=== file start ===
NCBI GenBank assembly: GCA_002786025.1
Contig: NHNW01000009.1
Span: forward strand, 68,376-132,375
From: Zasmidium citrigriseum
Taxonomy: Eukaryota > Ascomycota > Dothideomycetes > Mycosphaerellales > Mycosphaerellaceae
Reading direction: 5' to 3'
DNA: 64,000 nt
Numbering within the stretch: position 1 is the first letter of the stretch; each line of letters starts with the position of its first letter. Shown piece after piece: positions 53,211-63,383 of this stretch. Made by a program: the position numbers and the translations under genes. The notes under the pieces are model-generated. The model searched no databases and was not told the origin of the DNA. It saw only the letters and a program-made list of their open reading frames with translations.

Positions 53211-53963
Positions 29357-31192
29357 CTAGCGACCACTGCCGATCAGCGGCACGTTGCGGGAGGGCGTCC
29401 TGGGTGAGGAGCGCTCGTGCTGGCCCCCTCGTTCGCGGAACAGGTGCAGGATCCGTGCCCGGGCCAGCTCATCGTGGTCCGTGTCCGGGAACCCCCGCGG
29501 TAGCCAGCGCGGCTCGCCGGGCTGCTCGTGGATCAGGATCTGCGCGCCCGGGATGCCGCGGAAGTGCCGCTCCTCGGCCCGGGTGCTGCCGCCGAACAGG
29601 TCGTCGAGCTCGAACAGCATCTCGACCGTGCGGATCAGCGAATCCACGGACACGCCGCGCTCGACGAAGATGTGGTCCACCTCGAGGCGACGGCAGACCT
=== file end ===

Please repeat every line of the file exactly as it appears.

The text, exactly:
NCBI GenBank assembly: GCA_002786025.1
Contig: NHNW01000009.1
Span: forward strand, 68,376-132,375
From: Zasmidium citrigriseum
Taxonomy: Eukaryota > Ascomycota > Dothideomycetes > Mycosphaerellales > Mycosphaerellaceae
Reading direction: 5' to 3'
DNA: 64,000 nt
Numbering within the stretch: position 1 is the first letter of the stretch; each line of letters starts with the position of its first letter. Shown piece after piece: positions 53,211-63,383 of this stretch. Made by a program: the position numbers and the translations under genes. The notes under the pieces are model-generated. The model searched no databases and was not told the origin of the DNA. It saw only the letters and a program-made list of their open reading frames with translations.

Positions 53211-53963
Positions 29357-31192
29357 CTAGCGACCACTGCCGATCAGCGGCACGTTGCGGGAGGGCGTCC
29401 TGGGTGAGGAGCGCTCGTGCTGGCCCCCTCGTTCGCGGAACAGGTGCAGGATCCGTGCCCGGGCCAGCTCATCGTGGTCCGTGTCCGGGAACCCCCGCGG
29501 TAGCCAGCGCGGCTCGCCGGGCTGCTCGTGGATCAGGATCTGCGCGCCCGGGATGCCGCGGAAGTGCCGCTCCTCGGCCCGGGTGCTGCCGCCGAACAGG
29601 TCGTCGAGCTCGAACAGCATCTCGACCGTGCGGATCAGCGAATCCACGGACACGCCGCGCTCGACGAAGATGTGGTCCACCTCGAGGCGACGGCAGACCT